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How China Has Tried To Suppress Coronavirus Science

So far as investigative journalists have been able to determine, the suppression came directly from the top

An investigation by the Associated Press reveals what everyone has suspected since the beginning of the SARS-CoV-2 (coronavirus) pandemic: The Chinese Communist Party (CCP) has been keeping a tight rein on the publication or distribution of any scientific research on the coronavirus conducted within the country.

AP recently found out just how extensive the muzzling of scientific findings has been. Its report also confirms that the orders came from the top:

The AP investigation was based on dozens of interviews with Chinese and foreign scientists and officials, along with public notices, leaked emails, internal data and the documents from China’s cabinet and the Chinese Center for Disease Control and Prevention. It reveals a pattern of government secrecy and top-down control that has been evident throughout the pandemic.

Dake Kang, Maria Cheng and Sam McNeil, “China clamps down in hidden hunt for coronavirus origins” at Associated Press

These findings show the extent to which the CCP is trying to control the narrative around the origins of the coronavirus.

The Chinese government has come under scrutiny, both domestically and internationally, for withholding vital information on the COVID-19 outbreak. An independent panel commissioned by the World Health Organization found that China and other countries could have done more to curb the coronavirus outbreak. Also, the WHO could have declared the outbreak a public health emergency earlier. The organization declared it a public health emergency at the end of January but did not declare it a pandemic until March 11.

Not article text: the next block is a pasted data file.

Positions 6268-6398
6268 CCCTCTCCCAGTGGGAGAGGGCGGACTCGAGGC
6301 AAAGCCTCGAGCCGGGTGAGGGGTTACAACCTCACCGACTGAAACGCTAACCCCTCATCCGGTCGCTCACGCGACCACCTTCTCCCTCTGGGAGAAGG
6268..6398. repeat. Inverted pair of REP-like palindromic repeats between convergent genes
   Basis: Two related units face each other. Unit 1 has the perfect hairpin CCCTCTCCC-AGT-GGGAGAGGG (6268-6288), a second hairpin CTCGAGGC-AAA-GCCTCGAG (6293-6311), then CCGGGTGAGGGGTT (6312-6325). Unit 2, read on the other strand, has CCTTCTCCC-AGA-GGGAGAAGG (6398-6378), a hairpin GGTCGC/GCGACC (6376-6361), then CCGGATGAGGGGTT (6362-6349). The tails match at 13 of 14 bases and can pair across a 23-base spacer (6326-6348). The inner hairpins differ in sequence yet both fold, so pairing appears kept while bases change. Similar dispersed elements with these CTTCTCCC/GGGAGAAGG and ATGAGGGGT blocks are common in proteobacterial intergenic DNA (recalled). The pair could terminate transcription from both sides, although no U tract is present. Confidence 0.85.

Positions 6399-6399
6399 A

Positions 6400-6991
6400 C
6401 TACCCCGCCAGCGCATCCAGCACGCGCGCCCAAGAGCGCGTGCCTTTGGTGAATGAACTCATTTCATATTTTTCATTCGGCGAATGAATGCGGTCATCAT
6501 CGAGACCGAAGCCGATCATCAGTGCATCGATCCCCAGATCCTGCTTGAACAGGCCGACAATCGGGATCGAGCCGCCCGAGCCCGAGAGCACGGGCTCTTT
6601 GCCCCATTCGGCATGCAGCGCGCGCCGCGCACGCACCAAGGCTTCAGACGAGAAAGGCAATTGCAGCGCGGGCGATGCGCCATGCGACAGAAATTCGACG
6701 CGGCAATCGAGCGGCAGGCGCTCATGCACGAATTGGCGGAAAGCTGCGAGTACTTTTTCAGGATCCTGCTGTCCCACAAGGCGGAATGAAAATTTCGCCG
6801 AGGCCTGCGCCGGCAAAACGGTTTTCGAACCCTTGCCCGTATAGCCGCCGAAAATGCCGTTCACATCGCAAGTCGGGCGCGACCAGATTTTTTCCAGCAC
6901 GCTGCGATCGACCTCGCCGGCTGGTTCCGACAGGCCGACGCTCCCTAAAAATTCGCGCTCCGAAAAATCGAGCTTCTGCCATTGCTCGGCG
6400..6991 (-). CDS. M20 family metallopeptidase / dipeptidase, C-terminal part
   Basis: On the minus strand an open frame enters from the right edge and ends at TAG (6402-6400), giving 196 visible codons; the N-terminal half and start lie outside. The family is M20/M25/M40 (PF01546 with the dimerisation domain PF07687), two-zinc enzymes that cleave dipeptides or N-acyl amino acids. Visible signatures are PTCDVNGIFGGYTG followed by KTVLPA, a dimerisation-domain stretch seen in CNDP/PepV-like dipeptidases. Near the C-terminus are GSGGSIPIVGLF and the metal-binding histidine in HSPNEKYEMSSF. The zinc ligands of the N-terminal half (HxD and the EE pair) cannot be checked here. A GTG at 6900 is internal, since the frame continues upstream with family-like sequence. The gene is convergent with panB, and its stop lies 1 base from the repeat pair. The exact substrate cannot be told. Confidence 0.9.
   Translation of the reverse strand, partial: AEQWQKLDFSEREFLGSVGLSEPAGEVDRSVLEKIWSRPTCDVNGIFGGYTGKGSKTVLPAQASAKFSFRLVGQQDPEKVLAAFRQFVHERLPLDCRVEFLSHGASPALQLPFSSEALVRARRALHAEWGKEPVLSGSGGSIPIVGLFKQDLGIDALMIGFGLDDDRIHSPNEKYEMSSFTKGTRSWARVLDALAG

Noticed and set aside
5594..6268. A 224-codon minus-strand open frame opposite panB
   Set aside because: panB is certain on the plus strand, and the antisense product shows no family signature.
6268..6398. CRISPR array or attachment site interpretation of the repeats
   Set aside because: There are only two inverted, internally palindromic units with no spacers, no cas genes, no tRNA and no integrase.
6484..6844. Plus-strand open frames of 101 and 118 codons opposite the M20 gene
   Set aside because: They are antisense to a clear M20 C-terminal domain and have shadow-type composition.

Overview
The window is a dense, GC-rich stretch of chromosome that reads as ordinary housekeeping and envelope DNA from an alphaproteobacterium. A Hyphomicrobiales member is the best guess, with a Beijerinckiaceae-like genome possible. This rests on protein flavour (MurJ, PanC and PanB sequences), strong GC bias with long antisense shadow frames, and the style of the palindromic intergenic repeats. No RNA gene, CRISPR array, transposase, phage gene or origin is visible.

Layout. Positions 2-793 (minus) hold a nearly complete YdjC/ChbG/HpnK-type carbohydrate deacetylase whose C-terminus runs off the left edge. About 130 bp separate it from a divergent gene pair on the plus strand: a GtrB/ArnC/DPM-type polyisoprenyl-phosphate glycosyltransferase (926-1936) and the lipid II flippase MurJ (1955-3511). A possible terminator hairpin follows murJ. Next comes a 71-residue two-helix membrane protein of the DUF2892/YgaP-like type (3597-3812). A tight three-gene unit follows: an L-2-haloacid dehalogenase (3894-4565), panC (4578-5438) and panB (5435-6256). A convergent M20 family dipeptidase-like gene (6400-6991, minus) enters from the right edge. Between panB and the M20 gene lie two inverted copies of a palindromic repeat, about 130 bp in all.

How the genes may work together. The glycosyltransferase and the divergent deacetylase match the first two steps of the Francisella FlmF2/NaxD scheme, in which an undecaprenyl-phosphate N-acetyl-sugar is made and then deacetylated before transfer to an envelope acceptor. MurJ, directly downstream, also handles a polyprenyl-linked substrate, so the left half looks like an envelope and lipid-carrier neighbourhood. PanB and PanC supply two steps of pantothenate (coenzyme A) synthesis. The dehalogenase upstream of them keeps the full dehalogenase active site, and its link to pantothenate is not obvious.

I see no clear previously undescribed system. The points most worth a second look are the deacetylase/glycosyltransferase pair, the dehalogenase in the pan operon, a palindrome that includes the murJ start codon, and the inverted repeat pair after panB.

An AP investigation in June 2020 found that China knowingly withheld urgent public health information from the WHO, going against international rules as a member. However, the WHO itself has also been criticized for censoring vital data about the coronavirus in Italy for political reasons. The Times of India gives one possible reason for this: Italy had been using many thousands of Chinese workers from Wuhan in order to continue to claim that high-priced fashion items were Made in Italy. Many of these people may have been victims of the pandemic and their fate may help account for high COVID-19 figures in Italy.

How science can be suppressed

The most recent AP investigation shows that the CCP has given hundreds of thousands of dollars of grant money to researchers, including those affiliated with the military, to investigate the origins of the SARS-CoV-2 pandemic within China. All the while, the CCP continues to espouse alternative theories that place the origins of the pandemic outside of China.

According to secret directives obtained by the AP, any samples taken from bats located in the caves where the original SARS-CoV virus was found have been confiscated by authorities. Associated Press journalists tried to go to these caves in the Yunnan province but were hindered by a strategically placed broken-down truck. Additional directives say any scientific publications must be vetted by the Chinese Ministry of Science and Technology and the National Health Commission prior to publications. Chinese researchers are not permitted to collaborate or share data with foreigners:

[The CCP authorities] only select people they can trust, those that they can control,” said a public health expert who works regularly with the China CDC, declining to be identified out of fear of retribution. “Military teams and others are working hard on this, but whether [the scientific data] gets published all depends on the outcome. “The pandemic has crippled Beijing’s reputation on the global stage, and China’s leaders are wary of any findings that could suggest they were negligent in its spread.”

Dake Kang, Maria Cheng and Sam McNeil, “China clamps down in hidden hunt for coronavirus origins” at Associated Press